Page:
Otto Scharmer is a Senior Lecturer in the MIT Management Sloan School and co-founder of the Presencing Institute. He chairs the MIT IDEAS program for cross-sector innovation and introduced the concept of “presencing”—learning from the emerging future—in his bestselling books Theory U and Presence (the latter co-authored with P. Senge et al).
In 2015, Otto co-founded the MITx u.lab, a massive open online course (MOOC) for leading profound change, which has since activated a global eco-system of transformational change involving more than 160,000 users from 185 countries.
Adriaan Bekman (1947) is the founding father of IMO – instituut voor mens en organisatieontwikkeling. He supported the creation of IMO teams in the Netherlands, Germany, Brazil, Finland, Italy, Russia, Israel, China and Switzerland. He is working as a horizontal leader in family and impulse companies. Adriaan Bekman has written many books and various articles on issues like Leadership, Organisation Development, Consulting, Self management, Community building in Organisations, Taking Initiatives, Experimenting with innovation in organisation.
Kath Bransby is national education co-ordinator for the Steiner Waldorf Schools Fellowship in the UK. A teacher for 15 years, she spent much of her career embedding aspects of Waldorf pedagogy into mainstream schools and early childhood settings. Alongside her work at the Fellowship, Kath lectures in teacher education at Sheffield Hallam University, where she has pioneered a route to an accredited teaching qualification for Waldorf kindergarten teachers.
Is born in Basel, Switzerland, studied process engineering. After training as a curative teacher in Camphill, Scotland, he attended the teacher training college in Dornach. For 24 years he taught mathematics and physics at the Rudolf Steiner School in Bern-Ittigen and worked as a collegial consultant in various countries. Since the beginning of 2011 he has headed the Pedagogical Section at the Goetheanum together with Claus-Peter Röh.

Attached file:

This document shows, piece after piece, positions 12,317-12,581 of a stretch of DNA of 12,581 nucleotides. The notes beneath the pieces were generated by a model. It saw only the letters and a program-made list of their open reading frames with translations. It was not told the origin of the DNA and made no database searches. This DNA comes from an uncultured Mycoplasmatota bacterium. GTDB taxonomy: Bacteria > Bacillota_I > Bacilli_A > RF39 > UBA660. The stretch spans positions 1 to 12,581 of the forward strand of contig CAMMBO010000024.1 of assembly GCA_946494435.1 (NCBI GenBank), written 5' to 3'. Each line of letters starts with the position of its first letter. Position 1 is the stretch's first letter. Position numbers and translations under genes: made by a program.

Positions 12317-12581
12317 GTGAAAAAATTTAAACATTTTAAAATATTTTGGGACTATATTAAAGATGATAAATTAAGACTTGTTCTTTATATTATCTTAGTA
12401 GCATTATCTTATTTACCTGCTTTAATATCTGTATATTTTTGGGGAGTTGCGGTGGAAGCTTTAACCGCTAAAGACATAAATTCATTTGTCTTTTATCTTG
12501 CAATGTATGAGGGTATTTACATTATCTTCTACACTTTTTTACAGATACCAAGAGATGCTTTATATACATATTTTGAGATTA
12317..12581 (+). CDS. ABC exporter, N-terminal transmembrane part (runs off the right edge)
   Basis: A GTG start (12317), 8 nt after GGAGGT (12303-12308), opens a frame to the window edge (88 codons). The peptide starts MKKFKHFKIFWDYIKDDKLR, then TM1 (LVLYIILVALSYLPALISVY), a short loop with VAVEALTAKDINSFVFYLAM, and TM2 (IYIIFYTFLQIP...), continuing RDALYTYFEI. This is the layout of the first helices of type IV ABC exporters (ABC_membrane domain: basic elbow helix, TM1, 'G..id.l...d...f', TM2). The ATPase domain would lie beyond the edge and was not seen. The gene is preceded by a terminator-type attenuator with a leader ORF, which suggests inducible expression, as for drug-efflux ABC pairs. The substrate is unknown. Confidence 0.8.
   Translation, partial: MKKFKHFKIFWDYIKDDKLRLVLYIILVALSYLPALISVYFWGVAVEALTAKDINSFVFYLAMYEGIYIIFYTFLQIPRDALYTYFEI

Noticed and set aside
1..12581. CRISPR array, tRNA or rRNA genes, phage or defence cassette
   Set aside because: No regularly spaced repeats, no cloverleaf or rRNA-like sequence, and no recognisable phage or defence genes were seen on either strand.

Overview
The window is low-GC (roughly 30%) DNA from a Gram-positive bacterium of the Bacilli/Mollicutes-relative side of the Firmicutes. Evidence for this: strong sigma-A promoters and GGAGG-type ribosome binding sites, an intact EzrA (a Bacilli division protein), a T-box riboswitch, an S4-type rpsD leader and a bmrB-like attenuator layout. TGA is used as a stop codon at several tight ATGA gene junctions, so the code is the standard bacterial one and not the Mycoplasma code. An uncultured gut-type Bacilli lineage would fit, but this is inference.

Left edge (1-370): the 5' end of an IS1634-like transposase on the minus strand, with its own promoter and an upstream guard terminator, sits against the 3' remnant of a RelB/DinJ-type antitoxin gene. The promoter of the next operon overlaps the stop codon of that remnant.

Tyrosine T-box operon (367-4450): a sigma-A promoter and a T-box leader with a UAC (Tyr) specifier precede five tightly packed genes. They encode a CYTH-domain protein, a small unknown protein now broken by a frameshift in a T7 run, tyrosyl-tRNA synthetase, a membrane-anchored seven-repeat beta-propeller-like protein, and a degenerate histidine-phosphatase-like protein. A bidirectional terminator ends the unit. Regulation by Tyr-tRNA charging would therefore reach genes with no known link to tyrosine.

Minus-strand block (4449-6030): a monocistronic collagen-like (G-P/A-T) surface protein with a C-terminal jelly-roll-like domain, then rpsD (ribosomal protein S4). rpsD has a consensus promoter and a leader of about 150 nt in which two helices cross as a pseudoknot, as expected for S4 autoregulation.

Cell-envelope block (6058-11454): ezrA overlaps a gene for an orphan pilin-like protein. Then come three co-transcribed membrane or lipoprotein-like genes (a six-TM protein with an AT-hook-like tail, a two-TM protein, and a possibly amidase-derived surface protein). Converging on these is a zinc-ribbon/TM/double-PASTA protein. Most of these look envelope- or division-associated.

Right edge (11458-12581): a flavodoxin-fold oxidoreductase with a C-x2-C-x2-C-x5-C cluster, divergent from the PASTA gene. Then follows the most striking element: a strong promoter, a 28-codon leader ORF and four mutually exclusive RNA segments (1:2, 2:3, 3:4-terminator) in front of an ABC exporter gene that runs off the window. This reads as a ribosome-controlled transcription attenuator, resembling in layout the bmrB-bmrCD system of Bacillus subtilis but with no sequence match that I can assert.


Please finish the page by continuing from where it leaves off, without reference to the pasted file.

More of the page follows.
What is leadership in Waldorf Schools?
Leadership in Steiner or Waldorf schools is as important as in any other kind of school. However, Waldorf schools present a range of challenges that are quite specific to this educational approach, not least because this is an aspect of the education that has not travelled well since the first Waldorf School was founded in Stuttgart in 1919 by industrialist Emil Molt and the philosopher, writer, lecturer, artist and anthroposophist Rudolf Steiner. When Steiner inaugurated the school with an induction course for the teachers, he outlined his vision for the school’s leadership and management:
We have to reconcile two opposing forces. We need to know our ideals and we need to be flexible enough to adapt to requirements that are at odds with these ideas. Reconciling these two forces will present a challenge to each of you and you will need to commit to it from the start, with your whole being. For this reason, our school will not be governed from above but administered in a republican manner. In a true teachers’ republic no teacher can hide behind the principal’s instructions but each one will take full responsibility for everything that needs doing. Each of us must take full responsibility. We will replace the need for a principal with this preparatory course where we will engage in a practical study of what it is that makes the school truly comprehensive… (Steiner, 20. 8.1919, translation by Margot Saar)
Every translation is an interpretation and the way these words of Steiner (recorded by a stenographer at the time), along with his writing about threefolding, have been interpreted have provided the basis for multiple understandings (and misunderstandings) of leadership and management in Waldorf schools every since. The reality is that there is no single authoritative interpretation and the very different educational traditions and legal requirements in different countries means that there is no ‘standard model’.
So comparing structures and procedures is not particularly instructive for practicing school leaders and administrators. Therefore, we decided to focus on a series of generative principles of leadership that are common to all Waldorf institutions. In particular we will be hearing from experts and from practitioners in the field of presencing, encountering the future, distributed leadership, holistic and spiritual school leadership. And of course we will be learning from each other!